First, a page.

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Thursday, 24 November 2016

Estimating sound seedfall density of Fagus crenata using a visual survey

Published Date
Volume 20, Issue 1pp 94–103

Original Article
DOI: 10.1007/s10310-014-0440-7

Cite this article as: 
Nakajima, H. J For Res (2015) 20: 94. doi:10.1007/s10310-014-0440-7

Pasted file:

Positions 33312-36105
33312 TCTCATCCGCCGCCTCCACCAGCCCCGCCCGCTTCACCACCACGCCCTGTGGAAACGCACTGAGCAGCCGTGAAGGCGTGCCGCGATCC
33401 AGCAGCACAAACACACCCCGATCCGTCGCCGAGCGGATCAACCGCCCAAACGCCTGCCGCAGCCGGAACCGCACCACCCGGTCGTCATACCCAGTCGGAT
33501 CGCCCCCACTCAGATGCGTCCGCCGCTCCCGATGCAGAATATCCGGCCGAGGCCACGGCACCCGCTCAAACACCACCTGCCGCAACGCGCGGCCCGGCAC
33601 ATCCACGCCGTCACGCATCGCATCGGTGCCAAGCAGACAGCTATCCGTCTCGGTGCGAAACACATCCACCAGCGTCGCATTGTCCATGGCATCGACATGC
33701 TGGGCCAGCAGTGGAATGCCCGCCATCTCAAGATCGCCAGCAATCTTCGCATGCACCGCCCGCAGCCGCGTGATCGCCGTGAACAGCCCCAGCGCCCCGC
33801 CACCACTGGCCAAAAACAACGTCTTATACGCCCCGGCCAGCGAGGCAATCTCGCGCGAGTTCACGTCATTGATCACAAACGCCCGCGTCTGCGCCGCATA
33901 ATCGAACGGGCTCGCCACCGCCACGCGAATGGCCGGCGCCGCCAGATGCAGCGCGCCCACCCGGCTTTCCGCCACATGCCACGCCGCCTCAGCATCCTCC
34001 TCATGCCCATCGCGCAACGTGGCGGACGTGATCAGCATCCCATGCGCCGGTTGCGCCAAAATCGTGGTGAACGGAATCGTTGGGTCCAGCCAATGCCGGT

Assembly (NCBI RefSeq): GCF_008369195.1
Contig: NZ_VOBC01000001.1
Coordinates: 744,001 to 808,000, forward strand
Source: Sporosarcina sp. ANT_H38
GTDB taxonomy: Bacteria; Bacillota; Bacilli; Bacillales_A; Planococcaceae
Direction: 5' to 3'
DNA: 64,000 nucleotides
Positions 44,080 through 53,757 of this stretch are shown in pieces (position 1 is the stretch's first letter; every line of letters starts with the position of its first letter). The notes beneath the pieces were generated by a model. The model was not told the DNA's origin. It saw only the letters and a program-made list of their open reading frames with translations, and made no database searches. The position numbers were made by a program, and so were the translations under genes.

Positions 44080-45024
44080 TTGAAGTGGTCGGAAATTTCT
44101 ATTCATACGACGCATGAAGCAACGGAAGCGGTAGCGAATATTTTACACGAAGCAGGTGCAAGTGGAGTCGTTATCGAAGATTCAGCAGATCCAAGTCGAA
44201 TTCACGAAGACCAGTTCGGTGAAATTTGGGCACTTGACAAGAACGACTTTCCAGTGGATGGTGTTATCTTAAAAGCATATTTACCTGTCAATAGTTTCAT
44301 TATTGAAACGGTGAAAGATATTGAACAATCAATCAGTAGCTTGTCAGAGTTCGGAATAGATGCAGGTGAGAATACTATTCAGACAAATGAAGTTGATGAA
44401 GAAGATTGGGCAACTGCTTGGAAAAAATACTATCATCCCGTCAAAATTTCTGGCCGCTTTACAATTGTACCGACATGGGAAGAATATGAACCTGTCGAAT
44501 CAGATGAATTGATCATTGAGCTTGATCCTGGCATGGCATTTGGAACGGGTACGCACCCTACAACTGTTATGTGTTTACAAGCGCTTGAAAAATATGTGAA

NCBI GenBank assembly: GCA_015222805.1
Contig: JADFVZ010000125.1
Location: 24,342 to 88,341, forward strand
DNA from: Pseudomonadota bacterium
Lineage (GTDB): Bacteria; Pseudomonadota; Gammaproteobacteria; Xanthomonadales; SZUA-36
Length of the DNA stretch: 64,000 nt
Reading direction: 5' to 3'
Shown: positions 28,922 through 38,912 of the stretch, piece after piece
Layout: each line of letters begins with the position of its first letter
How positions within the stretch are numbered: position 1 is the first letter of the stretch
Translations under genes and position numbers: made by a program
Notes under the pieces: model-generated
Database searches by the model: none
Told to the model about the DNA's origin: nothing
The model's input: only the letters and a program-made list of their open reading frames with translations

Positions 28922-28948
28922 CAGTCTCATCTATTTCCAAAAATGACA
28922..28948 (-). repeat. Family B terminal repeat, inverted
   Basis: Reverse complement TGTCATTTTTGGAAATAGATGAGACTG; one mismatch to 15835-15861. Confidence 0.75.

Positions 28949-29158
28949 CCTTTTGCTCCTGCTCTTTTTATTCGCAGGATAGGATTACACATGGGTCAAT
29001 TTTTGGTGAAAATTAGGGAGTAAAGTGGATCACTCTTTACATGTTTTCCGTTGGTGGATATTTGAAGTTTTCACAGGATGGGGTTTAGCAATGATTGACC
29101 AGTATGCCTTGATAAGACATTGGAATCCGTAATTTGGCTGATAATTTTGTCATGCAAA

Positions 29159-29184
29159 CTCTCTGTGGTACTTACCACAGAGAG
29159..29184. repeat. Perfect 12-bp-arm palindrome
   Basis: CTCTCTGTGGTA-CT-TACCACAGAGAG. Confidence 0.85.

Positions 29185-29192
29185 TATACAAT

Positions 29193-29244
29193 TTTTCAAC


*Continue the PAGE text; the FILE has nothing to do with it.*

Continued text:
Estimating forest tree seeding before seedfall is important because annual fluctuations in seeding affect forest regeneration and wildlife behavior. Visual surveys for estimating tree seeding can be conducted easily, but cannot distinguish sound and unsound seeds, and cannot directly measure sound seedfall density, which closely correlates to seedling density and the food availability for wildlife. To establish an effective model for estimating sound seedfall density of Fagus crenata from a visual survey, seeding intensity at the tree level was visually rated into five classes in four stands for 7 years. Seedfall density of the visually surveyed trees was also measured by seed traps. Seeding intensity was strongly correlated with sound seedfall density at the tree level, and sound seedfall density differed among the five classes. However, a model that used only seeding intensity as an explanatory variable was not as effective at estimating sound seedfall density as more complex models that used the stand-level seeding index, calculated from the composition ratio of seeding intensity, in the current and previous years. More complex models improved the estimates because the proportion of sound-to-total seeds at the tree level depended on stand-level total seed production resulting from pollination efficiency and insect predator satiation. This method should be useful for forest management and wildlife conservation because it is rapid, easy, and highly accurate.


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